Mizar formalization of Jordan Curve Theorem
The proof of Jordan curve theorem for special polygons is the first part of the formalization of general Jordan curve theorem for simple closed curves:
Jordan curve theorem - the theorem that states that every simple closed curve divides a plane
into two parts and is the common boundary between them
(see The American Heritage Dictionary of the English Language).
Some other related links:
This theorem seems quite obvious, however it is common knowledge
that it is very difficult to it prove rigorously.
Mizar formalization follows the script 'On the Jordan curve theorem' by Y. Nakamura and Y. Takeuchi.
The work actually started in 1992 with the article JORDAN1 by Y. Nakamura and J. Kotowicz in which the Jordan property was introduced.
That article was preceded by several other articles in which Euclidean spaces and special polygonal arcs were defined.
A polygonal curve is called special if its line segments
are parallel to the axes.
Another useful concept of so called Go-boards was also defined before
the submission of JORDAN1.
By a Go-board the authors ment a matrix of points of the plane as below
with the property that ordinates of points in the same column are equal
as well as abscissae of points in rows and, moreover,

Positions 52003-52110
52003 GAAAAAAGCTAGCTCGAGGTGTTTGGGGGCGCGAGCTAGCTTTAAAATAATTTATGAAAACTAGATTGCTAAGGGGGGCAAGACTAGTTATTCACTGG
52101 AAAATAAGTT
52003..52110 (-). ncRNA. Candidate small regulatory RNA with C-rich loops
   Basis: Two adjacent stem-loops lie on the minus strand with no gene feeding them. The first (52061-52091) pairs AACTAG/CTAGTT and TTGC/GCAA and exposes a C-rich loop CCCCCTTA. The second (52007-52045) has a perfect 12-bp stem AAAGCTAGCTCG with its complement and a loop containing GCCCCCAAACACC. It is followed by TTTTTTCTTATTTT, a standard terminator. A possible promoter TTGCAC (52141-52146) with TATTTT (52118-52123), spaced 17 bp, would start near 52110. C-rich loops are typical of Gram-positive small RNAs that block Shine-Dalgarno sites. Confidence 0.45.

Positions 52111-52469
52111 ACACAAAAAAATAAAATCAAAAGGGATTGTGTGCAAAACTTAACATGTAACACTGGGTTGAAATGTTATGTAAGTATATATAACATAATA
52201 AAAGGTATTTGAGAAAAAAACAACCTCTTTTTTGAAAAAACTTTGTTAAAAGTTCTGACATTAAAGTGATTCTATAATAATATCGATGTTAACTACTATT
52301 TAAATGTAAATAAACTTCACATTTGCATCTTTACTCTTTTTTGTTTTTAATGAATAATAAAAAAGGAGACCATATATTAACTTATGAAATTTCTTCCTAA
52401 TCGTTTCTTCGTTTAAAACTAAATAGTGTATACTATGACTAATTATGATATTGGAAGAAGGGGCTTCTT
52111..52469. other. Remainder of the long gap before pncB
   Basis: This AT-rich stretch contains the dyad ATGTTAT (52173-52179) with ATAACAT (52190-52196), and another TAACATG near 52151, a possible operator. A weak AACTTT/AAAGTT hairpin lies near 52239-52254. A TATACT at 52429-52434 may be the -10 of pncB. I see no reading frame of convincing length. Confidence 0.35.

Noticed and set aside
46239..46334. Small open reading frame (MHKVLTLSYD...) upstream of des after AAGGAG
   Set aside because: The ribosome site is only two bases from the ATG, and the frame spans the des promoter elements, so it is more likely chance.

xi<xj and yi<yj for i<j.
Using the techniques of Go-boards the following theorem was proved in GOBOARD4:
Every two special arcs lying in a rectangle R such that the first
arc joins the upper and lower sides of R and the second arc joins the
left and right sides of R have a non empty intersection.
Together with several subsequent articles devoted to further development of
the theory of Go-boards, the above lemma made it possible to complete the first
part of the Jordan theorem (saying that the complement of the curve is the union of
two components) in GOBRD12.
Later, the second part (stating that these components are different) was proved in
SPRECT_4, and finally, the complete theorem was proved in GOBRD14.
The preliminary work on the proof of general Jordan curve theorem started
with defining the external (so called Cages) and internal
(so called Spans) approximation of the curve by special polygons
in JORDAN9 and
Recently, we work on proofs of lemmas left to complete the whole proof.
74 articles devoted to this theorem have been collected so far, which
makes about 10% of the Mizar Mathematical Library.
However, some of the articles contain suplementary theory, only indirectly relevant to the proof.
Last modified: January 21, 2003